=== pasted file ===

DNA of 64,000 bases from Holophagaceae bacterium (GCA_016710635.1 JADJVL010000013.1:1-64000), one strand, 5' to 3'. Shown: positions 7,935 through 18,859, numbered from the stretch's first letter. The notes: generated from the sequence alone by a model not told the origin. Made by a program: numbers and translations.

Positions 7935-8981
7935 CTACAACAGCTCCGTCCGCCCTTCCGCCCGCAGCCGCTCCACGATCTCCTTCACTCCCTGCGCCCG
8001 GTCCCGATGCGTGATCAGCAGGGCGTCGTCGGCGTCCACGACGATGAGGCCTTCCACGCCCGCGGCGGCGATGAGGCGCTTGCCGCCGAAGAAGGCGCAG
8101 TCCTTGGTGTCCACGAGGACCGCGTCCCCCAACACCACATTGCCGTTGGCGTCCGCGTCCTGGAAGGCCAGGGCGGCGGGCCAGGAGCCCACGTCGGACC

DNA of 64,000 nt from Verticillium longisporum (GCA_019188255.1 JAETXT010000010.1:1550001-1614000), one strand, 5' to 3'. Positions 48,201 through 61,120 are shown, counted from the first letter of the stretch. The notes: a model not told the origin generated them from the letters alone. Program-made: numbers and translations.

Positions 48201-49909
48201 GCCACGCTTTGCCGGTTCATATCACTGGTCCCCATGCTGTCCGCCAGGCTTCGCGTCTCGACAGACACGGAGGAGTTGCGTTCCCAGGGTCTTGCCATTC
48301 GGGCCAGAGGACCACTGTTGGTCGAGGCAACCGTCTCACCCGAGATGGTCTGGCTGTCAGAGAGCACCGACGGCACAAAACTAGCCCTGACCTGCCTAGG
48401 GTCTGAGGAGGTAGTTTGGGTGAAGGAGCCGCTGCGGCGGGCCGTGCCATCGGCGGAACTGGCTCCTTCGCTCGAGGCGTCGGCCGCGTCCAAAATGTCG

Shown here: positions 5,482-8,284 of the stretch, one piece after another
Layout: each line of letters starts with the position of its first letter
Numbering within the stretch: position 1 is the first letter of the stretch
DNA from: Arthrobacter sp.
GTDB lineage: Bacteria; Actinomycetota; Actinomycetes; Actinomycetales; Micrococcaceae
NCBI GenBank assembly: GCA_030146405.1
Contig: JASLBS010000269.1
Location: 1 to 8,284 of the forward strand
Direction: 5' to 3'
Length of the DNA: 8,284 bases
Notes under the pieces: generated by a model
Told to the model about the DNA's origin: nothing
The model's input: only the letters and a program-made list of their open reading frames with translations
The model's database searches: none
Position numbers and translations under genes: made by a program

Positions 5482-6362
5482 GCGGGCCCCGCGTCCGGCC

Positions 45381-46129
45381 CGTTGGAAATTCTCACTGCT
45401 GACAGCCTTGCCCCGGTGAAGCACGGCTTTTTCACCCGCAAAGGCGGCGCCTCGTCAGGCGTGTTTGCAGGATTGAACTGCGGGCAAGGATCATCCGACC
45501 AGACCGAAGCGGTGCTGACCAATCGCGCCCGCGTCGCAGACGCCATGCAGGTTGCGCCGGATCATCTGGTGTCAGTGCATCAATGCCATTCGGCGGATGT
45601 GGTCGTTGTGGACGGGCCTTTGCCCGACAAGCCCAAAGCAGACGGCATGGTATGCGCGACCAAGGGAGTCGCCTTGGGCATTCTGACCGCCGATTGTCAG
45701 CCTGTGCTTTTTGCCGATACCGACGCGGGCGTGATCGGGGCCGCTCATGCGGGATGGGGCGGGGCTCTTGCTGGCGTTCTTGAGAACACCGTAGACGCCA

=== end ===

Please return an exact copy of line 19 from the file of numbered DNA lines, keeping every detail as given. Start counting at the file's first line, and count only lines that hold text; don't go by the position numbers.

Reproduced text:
Direction: 5' to 3'